Taking You Through How Phil Jackson Might Be Skirting Responsibility For The Knicks’ Troubles

10.11.16 2 weeks ago • 2 Comments

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Ever since Phil Jackson took over as president of the Knicks, it’s made us question everything we thought we knew about his general basketball aptitude. He’s thrown his own hand-picked coach under the bus, awarded contracts to washed up Lakers retreads Sasha Vujacic and Lamar Odom, and stubbornly insisted that his team run the increasingly-obsolete Triangle Offense, despite disastrous results.

Now, he’s attempting to deflect the blame for the Knicks’ woes during his tenure onto the previous administration. Here’s what he said on The Big Podcast With Shaq, with a hat tip to USA Today for the text of that segment:

“We talked about, in our initial meeting [of camp], about the fact that this is all handpicked,” Jackson told O’Neal. “This is a handpicked team. They all fit together in a way in which — we haven’t had this opportunity since I’ve been in New York. A lot of it was we simply had players who were here because of the past administration. And this is the first time we had an opportunity to not only get players, but also have money to go out and solicit players off the free-agent market.”

Granted, Knicks management in the years prior to Jackson’s reign exhibited varying degrees of incompetence, but Jackson put his thumbprint on the franchise almost from the get-go, firing Mike Woodson and his staff and immediately trading Raymond Felton and Tyson Chandler for a bunch of spare parts.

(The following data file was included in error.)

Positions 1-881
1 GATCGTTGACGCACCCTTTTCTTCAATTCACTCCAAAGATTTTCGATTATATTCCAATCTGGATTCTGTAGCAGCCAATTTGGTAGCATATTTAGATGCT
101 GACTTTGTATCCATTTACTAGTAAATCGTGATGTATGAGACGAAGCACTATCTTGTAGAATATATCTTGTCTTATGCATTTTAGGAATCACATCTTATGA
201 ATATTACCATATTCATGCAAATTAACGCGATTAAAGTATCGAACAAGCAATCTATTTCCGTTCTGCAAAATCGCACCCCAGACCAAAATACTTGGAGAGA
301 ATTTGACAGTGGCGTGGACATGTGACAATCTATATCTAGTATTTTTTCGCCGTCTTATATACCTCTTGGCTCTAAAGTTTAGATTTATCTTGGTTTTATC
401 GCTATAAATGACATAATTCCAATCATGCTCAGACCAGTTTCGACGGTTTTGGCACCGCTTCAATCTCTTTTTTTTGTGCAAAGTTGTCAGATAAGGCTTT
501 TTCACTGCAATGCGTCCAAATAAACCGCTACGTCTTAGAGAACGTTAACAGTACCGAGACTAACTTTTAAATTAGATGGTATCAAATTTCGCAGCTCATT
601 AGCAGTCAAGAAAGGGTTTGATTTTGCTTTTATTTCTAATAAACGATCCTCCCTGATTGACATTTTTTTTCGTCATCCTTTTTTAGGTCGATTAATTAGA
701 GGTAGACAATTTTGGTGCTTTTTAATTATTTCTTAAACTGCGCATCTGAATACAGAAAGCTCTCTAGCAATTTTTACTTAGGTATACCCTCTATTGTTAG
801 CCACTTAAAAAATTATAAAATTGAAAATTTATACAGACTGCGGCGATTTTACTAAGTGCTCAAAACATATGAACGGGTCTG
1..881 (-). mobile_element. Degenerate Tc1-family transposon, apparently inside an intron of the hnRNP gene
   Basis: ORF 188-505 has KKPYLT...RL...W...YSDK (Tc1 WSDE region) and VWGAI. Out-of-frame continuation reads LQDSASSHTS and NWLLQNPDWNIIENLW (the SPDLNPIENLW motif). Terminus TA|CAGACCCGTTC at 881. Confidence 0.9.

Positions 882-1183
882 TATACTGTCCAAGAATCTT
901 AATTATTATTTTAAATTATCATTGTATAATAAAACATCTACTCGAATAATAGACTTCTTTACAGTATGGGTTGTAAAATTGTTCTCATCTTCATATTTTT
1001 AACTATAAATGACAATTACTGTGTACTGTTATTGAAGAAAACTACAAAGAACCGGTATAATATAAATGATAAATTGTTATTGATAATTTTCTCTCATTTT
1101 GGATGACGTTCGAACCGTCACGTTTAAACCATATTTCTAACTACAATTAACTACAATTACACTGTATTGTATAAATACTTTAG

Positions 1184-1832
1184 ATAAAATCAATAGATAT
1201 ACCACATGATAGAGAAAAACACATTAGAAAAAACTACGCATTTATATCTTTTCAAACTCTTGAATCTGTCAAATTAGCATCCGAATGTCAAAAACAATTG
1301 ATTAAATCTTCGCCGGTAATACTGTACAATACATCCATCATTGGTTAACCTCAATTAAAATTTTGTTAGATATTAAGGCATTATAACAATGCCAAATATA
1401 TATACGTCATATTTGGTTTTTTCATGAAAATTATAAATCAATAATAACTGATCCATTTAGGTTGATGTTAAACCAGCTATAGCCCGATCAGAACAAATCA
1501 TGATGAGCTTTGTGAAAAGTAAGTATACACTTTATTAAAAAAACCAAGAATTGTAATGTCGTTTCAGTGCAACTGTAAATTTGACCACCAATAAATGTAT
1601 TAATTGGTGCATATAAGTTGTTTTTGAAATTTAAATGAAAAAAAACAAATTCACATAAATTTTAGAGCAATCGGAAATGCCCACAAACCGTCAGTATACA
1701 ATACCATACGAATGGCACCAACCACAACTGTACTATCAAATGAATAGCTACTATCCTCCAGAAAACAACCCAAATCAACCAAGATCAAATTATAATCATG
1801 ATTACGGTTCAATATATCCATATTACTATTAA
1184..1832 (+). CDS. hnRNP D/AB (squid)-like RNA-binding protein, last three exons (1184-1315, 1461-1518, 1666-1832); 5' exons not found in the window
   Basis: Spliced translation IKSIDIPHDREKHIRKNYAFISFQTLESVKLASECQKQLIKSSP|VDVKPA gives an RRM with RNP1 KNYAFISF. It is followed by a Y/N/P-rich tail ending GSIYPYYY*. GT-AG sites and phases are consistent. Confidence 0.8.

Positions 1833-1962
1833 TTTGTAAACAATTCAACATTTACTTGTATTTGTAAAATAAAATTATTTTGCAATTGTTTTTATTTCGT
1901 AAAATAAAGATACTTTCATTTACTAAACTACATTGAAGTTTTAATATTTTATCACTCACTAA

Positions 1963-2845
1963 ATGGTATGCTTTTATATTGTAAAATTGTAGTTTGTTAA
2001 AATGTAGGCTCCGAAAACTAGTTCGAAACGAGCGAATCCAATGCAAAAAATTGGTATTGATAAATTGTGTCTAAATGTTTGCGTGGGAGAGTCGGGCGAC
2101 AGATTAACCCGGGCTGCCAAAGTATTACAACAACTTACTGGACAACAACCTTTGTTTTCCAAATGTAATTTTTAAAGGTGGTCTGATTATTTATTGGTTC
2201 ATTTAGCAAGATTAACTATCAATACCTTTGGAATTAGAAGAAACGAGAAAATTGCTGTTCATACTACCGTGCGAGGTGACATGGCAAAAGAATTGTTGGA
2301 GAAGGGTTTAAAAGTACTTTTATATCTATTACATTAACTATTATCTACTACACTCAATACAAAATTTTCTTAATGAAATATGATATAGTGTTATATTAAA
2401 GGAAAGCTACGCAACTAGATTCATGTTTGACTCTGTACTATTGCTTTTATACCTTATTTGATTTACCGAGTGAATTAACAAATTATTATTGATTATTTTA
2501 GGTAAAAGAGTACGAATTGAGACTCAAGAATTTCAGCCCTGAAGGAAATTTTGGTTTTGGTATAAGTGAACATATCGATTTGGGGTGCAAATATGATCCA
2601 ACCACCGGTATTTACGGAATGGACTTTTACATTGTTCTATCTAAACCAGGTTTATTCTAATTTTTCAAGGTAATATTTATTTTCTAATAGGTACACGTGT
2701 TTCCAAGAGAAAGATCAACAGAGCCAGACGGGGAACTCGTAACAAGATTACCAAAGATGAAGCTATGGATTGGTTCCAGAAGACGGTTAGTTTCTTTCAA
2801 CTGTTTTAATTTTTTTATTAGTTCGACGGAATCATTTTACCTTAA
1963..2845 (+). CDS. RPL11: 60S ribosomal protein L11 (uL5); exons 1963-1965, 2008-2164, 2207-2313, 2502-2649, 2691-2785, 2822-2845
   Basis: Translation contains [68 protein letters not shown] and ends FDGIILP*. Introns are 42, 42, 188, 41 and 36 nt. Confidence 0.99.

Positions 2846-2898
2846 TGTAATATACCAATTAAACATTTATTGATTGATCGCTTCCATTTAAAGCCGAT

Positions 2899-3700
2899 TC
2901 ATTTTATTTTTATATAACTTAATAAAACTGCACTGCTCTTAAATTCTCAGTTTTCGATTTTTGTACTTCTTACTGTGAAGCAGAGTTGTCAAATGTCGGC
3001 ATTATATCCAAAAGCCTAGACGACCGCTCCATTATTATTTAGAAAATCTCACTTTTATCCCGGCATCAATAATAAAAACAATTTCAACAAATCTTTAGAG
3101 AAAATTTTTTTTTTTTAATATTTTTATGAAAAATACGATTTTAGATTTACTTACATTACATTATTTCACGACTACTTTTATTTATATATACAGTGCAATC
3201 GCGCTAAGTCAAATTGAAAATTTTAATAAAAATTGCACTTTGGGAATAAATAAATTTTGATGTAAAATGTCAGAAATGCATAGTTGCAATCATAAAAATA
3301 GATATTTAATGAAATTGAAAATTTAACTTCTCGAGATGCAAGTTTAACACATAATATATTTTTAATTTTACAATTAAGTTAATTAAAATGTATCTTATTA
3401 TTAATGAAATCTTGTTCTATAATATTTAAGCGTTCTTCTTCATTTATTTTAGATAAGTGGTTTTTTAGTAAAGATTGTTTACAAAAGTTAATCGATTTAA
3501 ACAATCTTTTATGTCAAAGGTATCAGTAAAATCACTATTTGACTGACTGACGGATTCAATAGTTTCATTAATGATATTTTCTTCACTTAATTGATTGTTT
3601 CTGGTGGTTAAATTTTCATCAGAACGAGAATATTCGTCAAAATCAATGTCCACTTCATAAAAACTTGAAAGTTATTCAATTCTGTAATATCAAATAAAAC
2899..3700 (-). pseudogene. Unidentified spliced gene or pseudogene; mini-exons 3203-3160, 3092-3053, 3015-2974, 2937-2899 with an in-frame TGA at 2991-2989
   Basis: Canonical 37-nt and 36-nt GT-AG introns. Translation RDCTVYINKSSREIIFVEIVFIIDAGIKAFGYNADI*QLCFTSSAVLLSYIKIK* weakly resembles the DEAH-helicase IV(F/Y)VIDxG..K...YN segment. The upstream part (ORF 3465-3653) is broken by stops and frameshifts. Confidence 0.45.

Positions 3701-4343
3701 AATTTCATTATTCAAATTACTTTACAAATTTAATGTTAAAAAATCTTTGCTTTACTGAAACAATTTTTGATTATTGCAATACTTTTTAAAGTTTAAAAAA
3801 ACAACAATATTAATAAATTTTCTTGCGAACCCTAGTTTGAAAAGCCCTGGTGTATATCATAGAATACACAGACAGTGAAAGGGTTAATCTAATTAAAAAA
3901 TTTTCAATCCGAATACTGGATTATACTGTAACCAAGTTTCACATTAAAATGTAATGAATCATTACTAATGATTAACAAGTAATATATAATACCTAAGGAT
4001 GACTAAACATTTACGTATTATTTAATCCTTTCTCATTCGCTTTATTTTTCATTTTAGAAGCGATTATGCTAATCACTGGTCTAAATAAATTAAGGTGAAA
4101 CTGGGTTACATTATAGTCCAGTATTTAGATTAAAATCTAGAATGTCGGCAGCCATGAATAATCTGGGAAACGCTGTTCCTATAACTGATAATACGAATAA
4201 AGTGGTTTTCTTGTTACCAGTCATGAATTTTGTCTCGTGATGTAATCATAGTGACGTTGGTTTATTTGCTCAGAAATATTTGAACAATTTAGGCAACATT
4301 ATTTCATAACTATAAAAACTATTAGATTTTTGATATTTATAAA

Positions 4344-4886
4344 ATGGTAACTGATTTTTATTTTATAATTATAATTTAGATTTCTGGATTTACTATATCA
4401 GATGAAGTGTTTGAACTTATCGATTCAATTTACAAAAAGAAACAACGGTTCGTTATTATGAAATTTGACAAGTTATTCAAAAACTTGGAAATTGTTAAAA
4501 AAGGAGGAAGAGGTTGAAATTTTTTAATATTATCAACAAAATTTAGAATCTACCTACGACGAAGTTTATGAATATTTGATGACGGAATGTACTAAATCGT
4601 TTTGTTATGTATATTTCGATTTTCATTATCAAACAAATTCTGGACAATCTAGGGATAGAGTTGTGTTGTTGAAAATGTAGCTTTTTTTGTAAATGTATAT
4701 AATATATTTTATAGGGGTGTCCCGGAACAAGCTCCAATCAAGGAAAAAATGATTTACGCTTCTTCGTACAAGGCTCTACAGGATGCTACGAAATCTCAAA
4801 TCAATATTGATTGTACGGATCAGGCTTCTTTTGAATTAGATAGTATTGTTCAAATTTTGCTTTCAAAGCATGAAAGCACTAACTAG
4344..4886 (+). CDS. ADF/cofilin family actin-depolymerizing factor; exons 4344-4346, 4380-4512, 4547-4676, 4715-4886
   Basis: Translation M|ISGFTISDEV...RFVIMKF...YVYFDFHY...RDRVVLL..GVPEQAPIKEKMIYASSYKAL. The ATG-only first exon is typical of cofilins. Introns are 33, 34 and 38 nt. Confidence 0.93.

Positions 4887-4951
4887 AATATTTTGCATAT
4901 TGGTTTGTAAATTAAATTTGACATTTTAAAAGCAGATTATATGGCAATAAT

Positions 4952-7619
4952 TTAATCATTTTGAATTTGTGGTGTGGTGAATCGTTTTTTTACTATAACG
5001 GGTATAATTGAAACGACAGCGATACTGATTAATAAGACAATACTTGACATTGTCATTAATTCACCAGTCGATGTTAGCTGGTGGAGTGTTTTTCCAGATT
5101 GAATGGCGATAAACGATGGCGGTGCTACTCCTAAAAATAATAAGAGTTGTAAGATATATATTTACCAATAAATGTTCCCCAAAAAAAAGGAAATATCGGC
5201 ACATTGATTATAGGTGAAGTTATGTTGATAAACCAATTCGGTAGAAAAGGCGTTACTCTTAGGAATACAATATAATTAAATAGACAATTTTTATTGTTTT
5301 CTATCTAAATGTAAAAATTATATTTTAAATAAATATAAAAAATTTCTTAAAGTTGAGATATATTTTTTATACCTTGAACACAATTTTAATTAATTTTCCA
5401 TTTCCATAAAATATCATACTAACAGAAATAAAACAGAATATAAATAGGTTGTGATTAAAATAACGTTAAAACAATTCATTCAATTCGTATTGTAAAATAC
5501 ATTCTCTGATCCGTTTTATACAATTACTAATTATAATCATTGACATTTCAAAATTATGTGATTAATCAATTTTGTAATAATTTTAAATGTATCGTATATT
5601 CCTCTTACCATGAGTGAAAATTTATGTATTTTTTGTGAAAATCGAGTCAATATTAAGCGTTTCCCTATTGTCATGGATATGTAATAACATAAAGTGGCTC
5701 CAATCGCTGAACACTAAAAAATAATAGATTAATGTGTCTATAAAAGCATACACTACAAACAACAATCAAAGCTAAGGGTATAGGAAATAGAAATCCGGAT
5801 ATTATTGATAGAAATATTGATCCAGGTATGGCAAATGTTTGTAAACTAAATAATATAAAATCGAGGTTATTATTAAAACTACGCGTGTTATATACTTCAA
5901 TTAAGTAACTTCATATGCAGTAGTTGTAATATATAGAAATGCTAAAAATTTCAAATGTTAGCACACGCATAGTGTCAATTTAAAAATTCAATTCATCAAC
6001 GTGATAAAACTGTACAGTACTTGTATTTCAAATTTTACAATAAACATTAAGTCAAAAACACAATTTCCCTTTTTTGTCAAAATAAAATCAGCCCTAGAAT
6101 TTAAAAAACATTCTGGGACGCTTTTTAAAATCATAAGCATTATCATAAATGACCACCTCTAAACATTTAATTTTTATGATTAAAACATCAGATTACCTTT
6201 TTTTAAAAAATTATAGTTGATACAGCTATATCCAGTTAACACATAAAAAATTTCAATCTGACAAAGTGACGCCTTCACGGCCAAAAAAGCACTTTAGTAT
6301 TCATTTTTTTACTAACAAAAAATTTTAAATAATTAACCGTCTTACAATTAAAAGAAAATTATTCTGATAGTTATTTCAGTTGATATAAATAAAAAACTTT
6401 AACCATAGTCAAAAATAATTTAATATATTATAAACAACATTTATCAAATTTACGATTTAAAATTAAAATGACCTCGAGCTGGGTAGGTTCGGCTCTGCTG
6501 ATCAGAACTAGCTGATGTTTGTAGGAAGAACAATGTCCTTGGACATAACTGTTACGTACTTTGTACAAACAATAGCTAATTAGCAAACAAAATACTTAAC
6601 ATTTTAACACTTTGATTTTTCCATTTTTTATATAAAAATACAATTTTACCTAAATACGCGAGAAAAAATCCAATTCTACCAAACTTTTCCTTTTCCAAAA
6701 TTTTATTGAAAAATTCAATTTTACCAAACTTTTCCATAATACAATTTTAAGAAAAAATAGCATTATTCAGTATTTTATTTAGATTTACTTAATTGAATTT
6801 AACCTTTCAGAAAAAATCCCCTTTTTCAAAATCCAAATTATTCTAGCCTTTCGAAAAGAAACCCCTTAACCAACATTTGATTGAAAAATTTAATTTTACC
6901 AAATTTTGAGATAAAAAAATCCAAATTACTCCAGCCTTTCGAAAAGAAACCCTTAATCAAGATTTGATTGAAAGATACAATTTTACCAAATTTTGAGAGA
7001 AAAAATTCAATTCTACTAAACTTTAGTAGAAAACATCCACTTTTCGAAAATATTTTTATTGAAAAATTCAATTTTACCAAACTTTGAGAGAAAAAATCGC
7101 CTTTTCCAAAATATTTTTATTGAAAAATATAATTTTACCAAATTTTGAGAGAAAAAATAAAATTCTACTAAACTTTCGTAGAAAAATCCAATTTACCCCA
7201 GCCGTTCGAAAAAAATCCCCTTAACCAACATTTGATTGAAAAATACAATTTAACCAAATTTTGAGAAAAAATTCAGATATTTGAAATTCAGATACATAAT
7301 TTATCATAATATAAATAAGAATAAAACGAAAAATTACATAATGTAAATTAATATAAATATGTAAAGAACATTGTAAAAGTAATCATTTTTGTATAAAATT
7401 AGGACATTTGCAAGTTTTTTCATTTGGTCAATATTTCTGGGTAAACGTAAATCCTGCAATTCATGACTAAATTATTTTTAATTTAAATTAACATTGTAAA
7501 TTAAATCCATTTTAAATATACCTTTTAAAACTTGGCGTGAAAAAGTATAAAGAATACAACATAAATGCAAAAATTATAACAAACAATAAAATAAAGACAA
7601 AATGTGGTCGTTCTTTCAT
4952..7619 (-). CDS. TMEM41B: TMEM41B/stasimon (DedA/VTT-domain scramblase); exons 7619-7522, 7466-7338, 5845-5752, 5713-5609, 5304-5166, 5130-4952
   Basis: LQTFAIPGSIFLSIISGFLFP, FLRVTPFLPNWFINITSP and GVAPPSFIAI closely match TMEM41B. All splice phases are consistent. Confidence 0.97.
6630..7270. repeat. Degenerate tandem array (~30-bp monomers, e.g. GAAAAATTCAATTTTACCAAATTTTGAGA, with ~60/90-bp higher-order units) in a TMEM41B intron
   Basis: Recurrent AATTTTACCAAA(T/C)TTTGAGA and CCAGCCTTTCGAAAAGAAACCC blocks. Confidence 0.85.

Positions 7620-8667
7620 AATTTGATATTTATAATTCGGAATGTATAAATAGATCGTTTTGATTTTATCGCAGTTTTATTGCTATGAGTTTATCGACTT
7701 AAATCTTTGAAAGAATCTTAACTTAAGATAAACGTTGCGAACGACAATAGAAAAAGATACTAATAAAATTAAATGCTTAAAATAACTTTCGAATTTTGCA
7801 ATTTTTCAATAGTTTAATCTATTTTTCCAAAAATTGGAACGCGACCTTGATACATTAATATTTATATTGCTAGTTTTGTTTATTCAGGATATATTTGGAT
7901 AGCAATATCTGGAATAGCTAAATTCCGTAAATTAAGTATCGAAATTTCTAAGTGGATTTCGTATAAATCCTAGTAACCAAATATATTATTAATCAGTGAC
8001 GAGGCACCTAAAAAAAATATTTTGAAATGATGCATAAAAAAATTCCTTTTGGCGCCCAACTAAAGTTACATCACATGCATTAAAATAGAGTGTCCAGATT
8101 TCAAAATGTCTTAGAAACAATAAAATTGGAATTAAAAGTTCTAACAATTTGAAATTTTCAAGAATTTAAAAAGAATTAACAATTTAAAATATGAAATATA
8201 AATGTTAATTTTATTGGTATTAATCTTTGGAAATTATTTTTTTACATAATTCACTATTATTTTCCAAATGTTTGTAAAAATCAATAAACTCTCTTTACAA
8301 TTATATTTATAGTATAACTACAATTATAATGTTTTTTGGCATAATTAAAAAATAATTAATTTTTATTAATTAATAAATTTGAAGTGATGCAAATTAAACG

Jackson only appears willing to take credit for the current roster because it features such high-profile names, and even that could end up backfiring spectacularly. Both Derrick Rose and Joakim Noah have battled multiple injuries in recent years, and Rose’s rape trial is quickly turning into a PR nightmare.

It also could be why Jackson is reportedly taking such a hand’s off approach with new coach Jeff Hornacek so far. He’s clearly tired of absorbing the blame for the team’s issues with the Triangle Offense the past few seasons, so he’s likely warming up to the idea of allowing Hornacek to succeed or fail of his own accord.

(The Big Podcast With Shaq; h/t USA Today)

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